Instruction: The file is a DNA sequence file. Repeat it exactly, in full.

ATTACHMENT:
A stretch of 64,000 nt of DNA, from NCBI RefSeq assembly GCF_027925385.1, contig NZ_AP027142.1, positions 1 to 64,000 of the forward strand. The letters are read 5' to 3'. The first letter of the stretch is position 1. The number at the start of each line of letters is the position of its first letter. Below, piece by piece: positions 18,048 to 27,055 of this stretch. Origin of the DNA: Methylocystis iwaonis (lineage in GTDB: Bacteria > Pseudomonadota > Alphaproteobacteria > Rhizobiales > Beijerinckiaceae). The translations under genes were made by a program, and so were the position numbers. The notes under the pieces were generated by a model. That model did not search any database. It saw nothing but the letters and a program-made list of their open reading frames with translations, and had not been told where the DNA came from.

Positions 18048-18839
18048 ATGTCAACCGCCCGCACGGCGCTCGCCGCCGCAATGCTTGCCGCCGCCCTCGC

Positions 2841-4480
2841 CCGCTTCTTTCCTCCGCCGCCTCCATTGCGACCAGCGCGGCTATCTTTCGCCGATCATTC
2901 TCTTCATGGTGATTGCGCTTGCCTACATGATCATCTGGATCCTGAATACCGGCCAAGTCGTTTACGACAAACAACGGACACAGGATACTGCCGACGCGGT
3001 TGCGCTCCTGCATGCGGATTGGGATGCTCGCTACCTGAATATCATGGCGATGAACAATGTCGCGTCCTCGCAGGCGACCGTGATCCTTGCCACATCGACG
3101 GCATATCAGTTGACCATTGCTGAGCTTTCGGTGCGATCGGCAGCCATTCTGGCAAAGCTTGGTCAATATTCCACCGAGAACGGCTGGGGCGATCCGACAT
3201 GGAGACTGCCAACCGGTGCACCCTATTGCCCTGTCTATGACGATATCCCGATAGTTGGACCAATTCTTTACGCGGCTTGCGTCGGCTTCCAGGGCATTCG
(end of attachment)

A stretch of 64,000 nt of DNA, from NCBI RefSeq assembly GCF_027925385.1, contig NZ_AP027142.1, positions 1 to 64,000 of the forward strand. The letters are read 5' to 3'. The first letter of the stretch is position 1. The number at the start of each line of letters is the position of its first letter. Below, piece by piece: positions 18,048 to 27,055 of this stretch. Origin of the DNA: Methylocystis iwaonis (lineage in GTDB: Bacteria > Pseudomonadota > Alphaproteobacteria > Rhizobiales > Beijerinckiaceae). The translations under genes were made by a program, and so were the position numbers. The notes under the pieces were generated by a model. That model did not search any database. It saw nothing but the letters and a program-made list of their open reading frames with translations, and had not been told where the DNA came from.

Positions 18048-18839
18048 ATGTCAACCGCCCGCACGGCGCTCGCCGCCGCAATGCTTGCCGCCGCCCTCGC

Positions 2841-4480
2841 CCGCTTCTTTCCTCCGCCGCCTCCATTGCGACCAGCGCGGCTATCTTTCGCCGATCATTC
2901 TCTTCATGGTGATTGCGCTTGCCTACATGATCATCTGGATCCTGAATACCGGCCAAGTCGTTTACGACAAACAACGGACACAGGATACTGCCGACGCGGT
3001 TGCGCTCCTGCATGCGGATTGGGATGCTCGCTACCTGAATATCATGGCGATGAACAATGTCGCGTCCTCGCAGGCGACCGTGATCCTTGCCACATCGACG
3101 GCATATCAGTTGACCATTGCTGAGCTTTCGGTGCGATCGGCAGCCATTCTGGCAAAGCTTGGTCAATATTCCACCGAGAACGGCTGGGGCGATCCGACAT
3201 GGAGACTGCCAACCGGTGCACCCTATTGCCCTGTCTATGACGATATCCCGATAGTTGGACCAATTCTTTACGCGGCTTGCGTCGGCTTCCAGGGCATTCG